Daily Morning Report 26/10/2012

In Europe, the IMF dropped the Irish GDP forecast to 1.1% and the Bundesbank points to downside risks of the 1.8% growth forecast in Germany. The Euro has extended its weakening against the US Dollar after the US closing bell in the back of news from APPL missing dividends estimates and news from Europe on Greece needs an additional €30 billion thru 2016.
The Aussie dollar started a rally early Wednesday morning that instigated with the surprise showing from 3Q CPI figures. The 2.0 per cent pace it does remove some pressure for aggressive cuts.
The Chinese PMI figures which printed better than expected but were 12 months into a reductionary phase. The UK Q3 GDP came much stronger-than-expected at 1% versus 0.6%.
 AUD/JPY is set to print gains for a third straight week, with traders observing for the Bank of Japan to increase its current 90 trillion Yen QE program by another 10 trillion Yen next week, according to the latest Japanese press reports.

Thursday, 25 October 2012

Daily Afternoon Report 25/10/2012

Earlier Thursday, the Reserve Bank of New Zealand kept its benchmark interest rate unchanged at 2.5%, marking Governor Graeme Wheeler's first decision as head of the central bank, after replacing Alan Bollard in late September.
The preliminary release of the UK Q3 GDP came in much stronger than expected causing EUR/GBP to plunge, while GBP/USD rose.
The euro extended its correction versus the dollar after the jobless claims drop as well as the durable goods orders rise to more than expected levels.
Elsewhere, the yen remained broadly weaker amid mounting speculation over the possibility of more easing by the BoJ at its upcoming policy meeting on October 30.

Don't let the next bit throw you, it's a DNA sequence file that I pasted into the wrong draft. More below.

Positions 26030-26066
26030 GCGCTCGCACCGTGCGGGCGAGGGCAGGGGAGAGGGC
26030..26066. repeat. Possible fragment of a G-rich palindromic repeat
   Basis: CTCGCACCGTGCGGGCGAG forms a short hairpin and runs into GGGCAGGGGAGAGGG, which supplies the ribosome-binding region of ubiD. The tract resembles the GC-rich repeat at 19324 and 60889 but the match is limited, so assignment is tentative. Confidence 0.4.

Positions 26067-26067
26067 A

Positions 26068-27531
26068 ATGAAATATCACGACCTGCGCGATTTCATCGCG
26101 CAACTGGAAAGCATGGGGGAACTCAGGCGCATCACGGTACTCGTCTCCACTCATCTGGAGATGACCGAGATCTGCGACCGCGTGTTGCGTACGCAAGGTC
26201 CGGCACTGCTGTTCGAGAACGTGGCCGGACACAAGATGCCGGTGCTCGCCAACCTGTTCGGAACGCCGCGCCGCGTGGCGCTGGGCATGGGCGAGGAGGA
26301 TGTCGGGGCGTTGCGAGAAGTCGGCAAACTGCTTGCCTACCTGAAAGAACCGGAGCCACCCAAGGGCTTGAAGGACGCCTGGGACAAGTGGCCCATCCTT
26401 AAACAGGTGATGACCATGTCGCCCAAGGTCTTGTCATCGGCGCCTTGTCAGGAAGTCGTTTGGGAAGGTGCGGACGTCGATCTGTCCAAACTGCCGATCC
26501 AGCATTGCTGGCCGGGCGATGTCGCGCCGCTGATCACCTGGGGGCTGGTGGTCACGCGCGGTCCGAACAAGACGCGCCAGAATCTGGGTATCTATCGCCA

Daily Morning Report 25/10/2012

The Great Britain pound advanced on hopes that the United Kingdom will emerge from recession. Traders turned their attention to the GDP report, released today, which is expected to show growth of 0.6% in the Q3. BoE Governor Mervyn King appears to be softening the tone on monetary policy.
German and French manufacturing data disappointed markets with PMI reporting under forecast, followed by a slew of other German data all under forecast and the EU manufacturing PMI also under forecast.  Reports are surfacing that officials from the European Union, European Central Bank and the International Monetary Fund rejected Germany’s proposal to tighten Greece’s access to the established financial aid account. With this proposal out of the way, the market is pricing in the possibility that Greece will eventually get its next tranche of aid. 
Canadian Dollar strengthened against its U.S. counterpart boosted by a hawkish statement from the Bank of Canada on Tuesday that stands in stark contrast to most other developed economies. The central bank was expected to set the currency’s direction for a second straight session, with Bank of Canada Governor Mark Carney holding a news conference following the release of its Monetary Policy Report later on Wednesday.
US new Home Sales surprised markets with a strong upward report coming in above forecast at 389k against 385k supporting a US recovery

Wednesday, 24 October 2012

Daily Afternoon Report 24/10/2012

The U.S. dollar was higher against the euro on Wednesday, as weak data out of the euro zone fuelled concerns over the deepening impact of the sovereign debt crisis on the region’s economy, but morning losses were erased later in the afternoon.

Meanwhile, European Central Bank President Mario Draghi is currently at a meeting in Germany’s central bank, which is to be followed by a press conference.

Later Wednesday, the Federal Reserve is to announce its benchmark interest rate and release its first monetary policy statement since the central bank announced a third round of quantitative easing in September. The U.S. was to release official data on new home sales.

Elsewhere, the Sterling found support after Bank of England Governor Mervyn King said Tuesday that policymakers would have to think "long and hard" before implementing further quantitative easing measures.